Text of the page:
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Tuesday, September 2, 2014
Kennedy researcher tops at Long Island Science and Engineering Fair
(Page 2 of 3)
Scott Brinton/Herald
Giovino, right, a three-year participant in Kennedy High School’s Authentic Science Research program, recently took first place in the medical category at the Long Island Science and Engineering Fair, an annual competition that attracts dozens of participants from across the Island. She was joined here by her ASR adviser, Barbara Franklin.

Giovino, who lost an aunt to skin caner, studied drug resistance in melanoma treatments for her senior science thesis, which she completed as part of Kennedy’s Authentic Science Research Program. Much as bacteria can build up resistance to antibiotics when they are overprescribed, cancers can develop resistance to chemotherapy drugs.

Working at the Memorial Sloan-Kettering over the summers of 2011 and 2012, Giovino examined two melanoma drugs to identify treatments that would bypass the cancer’s resistance to chemotherapy. In Petri dishes, she created a line of melanoma cells that resisted treatment. Then she began looking at a variety of drug combinations that would override the resistance.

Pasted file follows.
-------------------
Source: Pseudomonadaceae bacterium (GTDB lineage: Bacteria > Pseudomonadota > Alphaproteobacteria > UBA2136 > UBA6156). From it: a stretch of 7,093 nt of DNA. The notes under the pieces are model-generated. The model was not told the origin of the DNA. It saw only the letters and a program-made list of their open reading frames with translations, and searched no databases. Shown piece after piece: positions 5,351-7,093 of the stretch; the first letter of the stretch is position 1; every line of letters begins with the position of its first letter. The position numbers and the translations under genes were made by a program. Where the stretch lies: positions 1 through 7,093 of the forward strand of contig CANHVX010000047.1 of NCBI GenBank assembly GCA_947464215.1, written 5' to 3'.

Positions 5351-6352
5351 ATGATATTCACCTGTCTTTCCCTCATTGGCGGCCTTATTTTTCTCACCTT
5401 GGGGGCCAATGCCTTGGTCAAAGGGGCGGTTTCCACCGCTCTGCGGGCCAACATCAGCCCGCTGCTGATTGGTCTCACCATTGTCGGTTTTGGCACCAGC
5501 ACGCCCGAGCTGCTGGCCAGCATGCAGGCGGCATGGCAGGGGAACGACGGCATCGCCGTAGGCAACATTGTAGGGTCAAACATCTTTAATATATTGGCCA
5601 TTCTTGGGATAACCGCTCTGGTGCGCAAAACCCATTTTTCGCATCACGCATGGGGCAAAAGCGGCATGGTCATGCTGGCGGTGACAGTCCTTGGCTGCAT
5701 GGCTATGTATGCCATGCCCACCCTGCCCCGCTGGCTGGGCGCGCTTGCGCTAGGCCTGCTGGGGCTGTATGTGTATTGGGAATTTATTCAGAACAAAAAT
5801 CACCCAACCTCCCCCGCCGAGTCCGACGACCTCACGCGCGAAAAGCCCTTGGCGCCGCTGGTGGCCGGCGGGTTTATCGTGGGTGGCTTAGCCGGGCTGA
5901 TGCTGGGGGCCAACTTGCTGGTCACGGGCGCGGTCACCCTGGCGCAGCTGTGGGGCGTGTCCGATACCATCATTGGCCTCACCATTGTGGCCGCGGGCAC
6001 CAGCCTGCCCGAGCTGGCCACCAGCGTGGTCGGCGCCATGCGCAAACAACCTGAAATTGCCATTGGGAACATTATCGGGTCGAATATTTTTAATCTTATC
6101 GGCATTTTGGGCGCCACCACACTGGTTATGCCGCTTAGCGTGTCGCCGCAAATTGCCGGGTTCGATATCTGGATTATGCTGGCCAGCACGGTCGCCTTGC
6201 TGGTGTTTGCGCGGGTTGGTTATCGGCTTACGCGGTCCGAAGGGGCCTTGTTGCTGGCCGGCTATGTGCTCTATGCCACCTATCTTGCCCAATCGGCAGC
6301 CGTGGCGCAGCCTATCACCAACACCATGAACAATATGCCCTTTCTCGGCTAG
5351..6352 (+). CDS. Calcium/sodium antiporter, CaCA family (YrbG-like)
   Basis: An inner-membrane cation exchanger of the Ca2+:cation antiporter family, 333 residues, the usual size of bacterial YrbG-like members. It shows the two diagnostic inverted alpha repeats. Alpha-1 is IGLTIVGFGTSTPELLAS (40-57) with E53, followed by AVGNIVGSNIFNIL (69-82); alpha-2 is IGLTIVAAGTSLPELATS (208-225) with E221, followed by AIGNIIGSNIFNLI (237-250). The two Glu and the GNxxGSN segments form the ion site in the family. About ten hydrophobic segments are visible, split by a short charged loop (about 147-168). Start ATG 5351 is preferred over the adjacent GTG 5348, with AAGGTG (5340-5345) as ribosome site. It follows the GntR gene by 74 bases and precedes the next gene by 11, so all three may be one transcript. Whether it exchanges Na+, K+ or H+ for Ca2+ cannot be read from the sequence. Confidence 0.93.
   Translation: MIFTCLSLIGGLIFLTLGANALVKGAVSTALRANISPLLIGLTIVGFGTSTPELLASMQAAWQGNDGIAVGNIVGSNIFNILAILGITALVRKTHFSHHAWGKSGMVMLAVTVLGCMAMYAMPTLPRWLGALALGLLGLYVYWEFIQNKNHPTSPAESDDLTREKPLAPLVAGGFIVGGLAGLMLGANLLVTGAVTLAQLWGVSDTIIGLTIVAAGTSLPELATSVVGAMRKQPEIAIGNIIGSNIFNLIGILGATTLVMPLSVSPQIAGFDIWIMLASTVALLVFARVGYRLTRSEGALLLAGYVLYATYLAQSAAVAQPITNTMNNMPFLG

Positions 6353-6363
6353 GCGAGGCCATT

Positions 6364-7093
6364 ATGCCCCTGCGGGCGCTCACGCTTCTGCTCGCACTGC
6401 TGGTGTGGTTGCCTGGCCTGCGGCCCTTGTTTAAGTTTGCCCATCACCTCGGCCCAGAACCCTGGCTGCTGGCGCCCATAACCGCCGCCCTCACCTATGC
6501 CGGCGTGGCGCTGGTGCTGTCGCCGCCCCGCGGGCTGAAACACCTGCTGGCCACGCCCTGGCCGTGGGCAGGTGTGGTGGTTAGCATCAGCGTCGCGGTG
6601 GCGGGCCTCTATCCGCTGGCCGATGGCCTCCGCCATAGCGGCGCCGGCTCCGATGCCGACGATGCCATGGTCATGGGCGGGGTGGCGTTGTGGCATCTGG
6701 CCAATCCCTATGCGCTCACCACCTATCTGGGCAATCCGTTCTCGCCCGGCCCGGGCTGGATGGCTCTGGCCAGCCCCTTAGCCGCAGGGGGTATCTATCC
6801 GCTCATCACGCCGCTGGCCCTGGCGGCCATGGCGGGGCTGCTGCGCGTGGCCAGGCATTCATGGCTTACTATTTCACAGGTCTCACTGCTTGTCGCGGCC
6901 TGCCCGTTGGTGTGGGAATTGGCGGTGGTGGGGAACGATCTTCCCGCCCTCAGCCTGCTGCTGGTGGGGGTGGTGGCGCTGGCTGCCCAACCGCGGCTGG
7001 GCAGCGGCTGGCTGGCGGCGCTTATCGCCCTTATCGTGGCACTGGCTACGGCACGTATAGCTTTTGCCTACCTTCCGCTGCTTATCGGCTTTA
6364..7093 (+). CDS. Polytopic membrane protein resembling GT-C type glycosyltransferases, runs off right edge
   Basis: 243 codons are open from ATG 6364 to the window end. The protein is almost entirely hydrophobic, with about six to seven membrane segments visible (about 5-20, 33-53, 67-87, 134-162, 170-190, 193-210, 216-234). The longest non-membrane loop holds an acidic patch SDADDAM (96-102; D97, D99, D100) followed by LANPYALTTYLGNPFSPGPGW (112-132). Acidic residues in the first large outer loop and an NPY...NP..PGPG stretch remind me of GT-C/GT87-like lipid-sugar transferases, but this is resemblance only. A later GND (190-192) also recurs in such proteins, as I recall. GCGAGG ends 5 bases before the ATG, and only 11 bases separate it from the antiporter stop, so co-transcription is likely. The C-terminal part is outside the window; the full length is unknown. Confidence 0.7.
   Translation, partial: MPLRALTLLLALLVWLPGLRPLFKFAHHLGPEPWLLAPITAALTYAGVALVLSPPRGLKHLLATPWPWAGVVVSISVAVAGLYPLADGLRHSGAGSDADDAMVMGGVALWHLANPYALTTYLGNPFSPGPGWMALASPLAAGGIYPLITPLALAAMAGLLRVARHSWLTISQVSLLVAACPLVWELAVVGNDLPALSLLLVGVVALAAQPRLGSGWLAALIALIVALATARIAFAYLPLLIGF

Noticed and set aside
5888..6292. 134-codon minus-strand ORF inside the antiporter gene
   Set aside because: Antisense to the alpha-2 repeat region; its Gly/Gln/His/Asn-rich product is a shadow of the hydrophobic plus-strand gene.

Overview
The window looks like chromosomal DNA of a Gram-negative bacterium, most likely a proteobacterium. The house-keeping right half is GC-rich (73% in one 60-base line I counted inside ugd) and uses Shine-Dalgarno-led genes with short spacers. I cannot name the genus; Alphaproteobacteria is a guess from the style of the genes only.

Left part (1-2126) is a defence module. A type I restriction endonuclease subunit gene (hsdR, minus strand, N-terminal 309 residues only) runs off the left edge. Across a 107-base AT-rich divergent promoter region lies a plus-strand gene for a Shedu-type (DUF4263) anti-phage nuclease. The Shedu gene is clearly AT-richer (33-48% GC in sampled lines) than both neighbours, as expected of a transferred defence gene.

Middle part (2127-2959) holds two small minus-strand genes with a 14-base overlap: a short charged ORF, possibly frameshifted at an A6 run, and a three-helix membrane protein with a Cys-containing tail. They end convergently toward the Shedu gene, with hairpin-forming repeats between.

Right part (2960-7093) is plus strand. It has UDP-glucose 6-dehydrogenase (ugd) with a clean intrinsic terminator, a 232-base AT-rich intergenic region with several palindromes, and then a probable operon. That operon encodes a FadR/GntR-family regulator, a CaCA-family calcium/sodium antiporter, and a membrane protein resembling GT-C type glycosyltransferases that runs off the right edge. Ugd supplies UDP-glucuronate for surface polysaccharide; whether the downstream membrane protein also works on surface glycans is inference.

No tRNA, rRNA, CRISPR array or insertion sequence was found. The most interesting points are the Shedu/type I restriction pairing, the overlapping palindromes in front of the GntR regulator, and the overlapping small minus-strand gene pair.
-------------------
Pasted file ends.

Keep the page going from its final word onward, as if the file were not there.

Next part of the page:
Barbara Franklin, a Kennedy chemistry teacher and Giovino’s ASR adviser, said that a key to success in the Science and Engineering Fair, at both the Long Island and international levels, is students’ ability to prove that their work is their own, that they have done what scientists call novel work. Clearly, Franklin said, Giovino met that criterion.

Additionally, Franklin said, presentation is key. Judges look at students’ ability to explain their research confidently and succinctly. Giovino said that she honed her speaking skills during weekly staff meetings at Memorial Sloan-Kettering, at which she was always the youngest participant. She listened to other scientists closely as they spoke, and then she had to stand at the front of the boardroom, surrounded by 15 of the world’s top cancer researchers, to explain her findings and field questions. No doubt, the experience helped prepare her for LISEF.

When Giovino recently presented her research paper before her peers at Kennedy, Franklin said, she stood out. “When I heard her speak, I wasn’t surprised” that she won at LISEF, Franklin said.

Barbi Frank, who teaches biology and also advises ASR students, said that Giovino’s maturity and determination helped to propel her to victory. At the same time, Frank noted, Giovino supported her fellow Kennedy researchers as they prepared their projects for competitions and celebrated their victories.

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